• Bend and press your forefinger and middle fingers firmly into the mound of your thumb. Stretch out the ring and pinky fingers. Keep your pinky as straight as possible, curl your ring finger slightly to press its pad to the pinky’s nail. Merge the two fingers into one by aligning the fingertips as best you can.

  • Turn your palm to your nose. Keep the chin directly above the sternum, the head should stay in a neutral, upright position. Keep the shoulders even. Tuck your right elbow into your torso. The ring finger (earth) / pinky (water) pair will close the left nostril, the thumb (fire) the right nostril.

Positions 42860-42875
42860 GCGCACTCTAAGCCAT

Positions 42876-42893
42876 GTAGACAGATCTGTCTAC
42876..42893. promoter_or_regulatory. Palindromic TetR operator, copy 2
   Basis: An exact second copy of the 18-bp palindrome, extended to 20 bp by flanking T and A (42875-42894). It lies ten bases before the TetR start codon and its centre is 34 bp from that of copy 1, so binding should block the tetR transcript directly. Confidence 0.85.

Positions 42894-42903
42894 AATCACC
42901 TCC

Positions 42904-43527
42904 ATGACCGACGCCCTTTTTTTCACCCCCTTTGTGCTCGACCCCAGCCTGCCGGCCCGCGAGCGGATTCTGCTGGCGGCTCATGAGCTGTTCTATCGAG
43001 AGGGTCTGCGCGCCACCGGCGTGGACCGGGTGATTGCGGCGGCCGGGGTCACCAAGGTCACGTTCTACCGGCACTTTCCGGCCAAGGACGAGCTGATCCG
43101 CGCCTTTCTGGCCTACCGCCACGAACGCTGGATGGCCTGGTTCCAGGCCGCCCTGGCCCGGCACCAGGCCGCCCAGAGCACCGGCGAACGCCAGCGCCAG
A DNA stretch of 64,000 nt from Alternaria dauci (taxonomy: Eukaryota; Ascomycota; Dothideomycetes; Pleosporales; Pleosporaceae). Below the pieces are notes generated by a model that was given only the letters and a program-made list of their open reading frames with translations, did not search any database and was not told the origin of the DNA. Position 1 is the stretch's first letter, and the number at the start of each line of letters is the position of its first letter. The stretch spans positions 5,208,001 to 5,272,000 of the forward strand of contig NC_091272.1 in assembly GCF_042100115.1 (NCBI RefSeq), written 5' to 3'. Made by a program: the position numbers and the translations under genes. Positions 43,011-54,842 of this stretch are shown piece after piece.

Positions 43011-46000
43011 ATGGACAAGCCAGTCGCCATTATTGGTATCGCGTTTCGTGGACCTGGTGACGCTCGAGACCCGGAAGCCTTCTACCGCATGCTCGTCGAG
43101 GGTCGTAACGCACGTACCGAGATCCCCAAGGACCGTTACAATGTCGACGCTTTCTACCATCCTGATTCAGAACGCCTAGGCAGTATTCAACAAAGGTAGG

• Press the nostril with the fingertips. Close your right nostril and inhale slowly through your left. Then close the left, and open to exhale through the right. Finally inhale through the right, seal it, and open and exhale through the left.

  • Repeat for one to three minutes

  • Release the breath..


Savasana (Corpse Pose)

Lie down on your back, separate your legs about hip-width apart and let your feet naturally turn out. Gently tuck the shoulder blades in, slightly lifting the chest without arching the lower back. Roll the upper arms away from your torso and let them relax at your sides, palms face up.

Close your eyes and breathe deeply and slowly. Release and relax completely unto your mat. Allow your body to feel the heaviness of gravity drawing you down and the support of the earth beneath you. Scan the body from the toes to the crown, releasing any holding, tension, or contracted muscles. Surrender. Stay in Savasana for a minimum of fifteen minutes or longer.


Savasana


Namaste